Desenvolvimento pra quem? Uma análise dos impactos da atuação de uma multinacional brasileira em solo africano

Silveira, Rafael Alcadipani da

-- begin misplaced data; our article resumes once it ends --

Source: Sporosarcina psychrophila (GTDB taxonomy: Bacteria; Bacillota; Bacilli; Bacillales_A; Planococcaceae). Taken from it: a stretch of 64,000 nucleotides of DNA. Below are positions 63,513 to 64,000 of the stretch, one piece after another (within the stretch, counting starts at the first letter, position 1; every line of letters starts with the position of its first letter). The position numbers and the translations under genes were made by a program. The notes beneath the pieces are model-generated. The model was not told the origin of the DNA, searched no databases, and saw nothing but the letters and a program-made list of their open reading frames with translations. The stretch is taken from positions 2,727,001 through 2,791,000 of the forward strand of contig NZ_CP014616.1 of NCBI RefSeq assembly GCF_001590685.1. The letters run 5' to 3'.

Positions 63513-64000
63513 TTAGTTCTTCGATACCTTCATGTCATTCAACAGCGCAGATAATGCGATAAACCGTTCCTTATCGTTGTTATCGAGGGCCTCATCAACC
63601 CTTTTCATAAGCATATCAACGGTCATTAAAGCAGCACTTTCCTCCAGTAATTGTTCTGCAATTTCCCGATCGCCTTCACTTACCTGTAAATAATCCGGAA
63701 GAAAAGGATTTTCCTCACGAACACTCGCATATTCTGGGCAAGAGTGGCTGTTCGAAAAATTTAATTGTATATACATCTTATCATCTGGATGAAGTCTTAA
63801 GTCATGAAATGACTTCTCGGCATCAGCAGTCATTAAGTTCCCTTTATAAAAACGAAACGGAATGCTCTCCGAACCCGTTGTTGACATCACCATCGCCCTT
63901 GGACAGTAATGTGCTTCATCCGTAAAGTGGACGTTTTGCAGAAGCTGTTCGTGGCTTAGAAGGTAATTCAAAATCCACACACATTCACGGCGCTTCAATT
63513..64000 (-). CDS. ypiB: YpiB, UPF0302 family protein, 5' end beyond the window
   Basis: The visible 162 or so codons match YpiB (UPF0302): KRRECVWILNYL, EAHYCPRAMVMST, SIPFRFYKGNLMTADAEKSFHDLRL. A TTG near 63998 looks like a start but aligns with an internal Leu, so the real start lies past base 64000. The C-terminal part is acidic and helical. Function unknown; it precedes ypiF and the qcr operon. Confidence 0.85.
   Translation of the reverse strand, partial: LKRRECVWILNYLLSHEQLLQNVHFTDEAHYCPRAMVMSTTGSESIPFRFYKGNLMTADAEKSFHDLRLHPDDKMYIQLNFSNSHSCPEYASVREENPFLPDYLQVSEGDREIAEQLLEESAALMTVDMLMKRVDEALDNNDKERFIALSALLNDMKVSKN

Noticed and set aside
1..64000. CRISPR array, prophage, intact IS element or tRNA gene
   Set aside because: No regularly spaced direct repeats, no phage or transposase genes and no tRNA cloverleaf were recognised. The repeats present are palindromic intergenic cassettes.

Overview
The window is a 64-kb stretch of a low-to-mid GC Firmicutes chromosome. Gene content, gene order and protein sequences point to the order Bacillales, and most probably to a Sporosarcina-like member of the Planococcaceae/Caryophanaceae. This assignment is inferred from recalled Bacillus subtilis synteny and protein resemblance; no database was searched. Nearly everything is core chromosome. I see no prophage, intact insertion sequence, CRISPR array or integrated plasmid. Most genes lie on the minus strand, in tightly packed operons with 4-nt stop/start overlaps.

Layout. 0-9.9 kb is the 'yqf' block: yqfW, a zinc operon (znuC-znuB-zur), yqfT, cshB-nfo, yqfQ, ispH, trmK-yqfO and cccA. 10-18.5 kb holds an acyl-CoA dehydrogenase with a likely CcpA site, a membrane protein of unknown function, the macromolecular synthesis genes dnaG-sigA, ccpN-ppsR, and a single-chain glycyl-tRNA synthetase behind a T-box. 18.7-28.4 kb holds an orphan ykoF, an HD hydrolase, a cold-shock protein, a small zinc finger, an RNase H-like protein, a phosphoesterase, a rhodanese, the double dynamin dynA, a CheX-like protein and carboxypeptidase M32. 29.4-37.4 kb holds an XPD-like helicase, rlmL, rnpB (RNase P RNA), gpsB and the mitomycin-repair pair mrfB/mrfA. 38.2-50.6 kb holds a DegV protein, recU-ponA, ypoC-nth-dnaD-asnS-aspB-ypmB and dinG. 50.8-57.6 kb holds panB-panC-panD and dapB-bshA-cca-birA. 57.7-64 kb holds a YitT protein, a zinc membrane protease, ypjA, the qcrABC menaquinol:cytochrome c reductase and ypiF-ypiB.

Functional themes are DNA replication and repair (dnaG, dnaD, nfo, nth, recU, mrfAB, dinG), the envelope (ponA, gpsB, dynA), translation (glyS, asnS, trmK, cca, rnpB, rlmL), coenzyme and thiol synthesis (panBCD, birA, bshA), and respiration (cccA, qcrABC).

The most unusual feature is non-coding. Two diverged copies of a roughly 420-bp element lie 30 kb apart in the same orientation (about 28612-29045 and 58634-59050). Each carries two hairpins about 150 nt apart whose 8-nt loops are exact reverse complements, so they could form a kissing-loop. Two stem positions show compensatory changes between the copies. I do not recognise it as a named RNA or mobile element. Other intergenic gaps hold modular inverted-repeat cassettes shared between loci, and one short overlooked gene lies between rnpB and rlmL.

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The literature of Corporate Social Responsibility (CSR) has been debating for decades the impact of corporations on society. The classic paradigm argues that CSR only pays off if it results in more profits than the possible losses of its non-use. Criticism of this instrumental view culminated in the emergence of the political perspective of CSR, that suggests an extended model of governance, in which companies voluntarily contribute to the welfare of the societies they operate in. Despite the political turn, the CSR research agenda has not been focusing enough on issues relevant to peripheral countries, such as the asymmetries of power between multinational corporations and local governments. As the dimension of power is one of the objects of study of postcolonialism, I argue that this approach can contribute to the discussion of CSR in the global periphery. Therefore, this study aims to answer the following question: how does a semi-peripheral multinational do business on the periphery? In order to answer this question, I investigated the impacts of the operations of a Brazilian multinational in an African country. The fieldwork included 28 in-depth interviews with members of the multinational and the local civil society. In addition, about 2,800 pages of documents were analyzed. The results indicate that if we understand CSR as the impacts of the multinational activities, the resettlement of 5,500 people to make room for the extraction of minerals without corresponding legislation caused the violation of their rights. Another finding includes the multinational management logic, which I have considered colonial. It has included the support of Brazilian diplomacy in order to obtain the right to extract minerals, the relationship with the local government marked by threats and coercion, as well as the construction of African peoples as subaltern compared to their Brazilian peers. The analysis of the CSR actions of the studied corporation indicates that the publication of environmental and social information seems to be used as a way to justify and mitigate the negative impacts of the multinational on the local society. Furthermore, the company seems to impose a Brazilian way of development regardless of what the local society understands as such. Thus, this thesis contributes to the CSR debate by highlighting that the political perspective on CSR does not fully explain the role of the studied multinational in the global periphery, by unveilling the construction of subalternity in terms of race and culture and by proposing the ideia of a hierarchy of subalternities in the global periphery. Finally, this study supports the need to break with the colonial logic in terms of local development.

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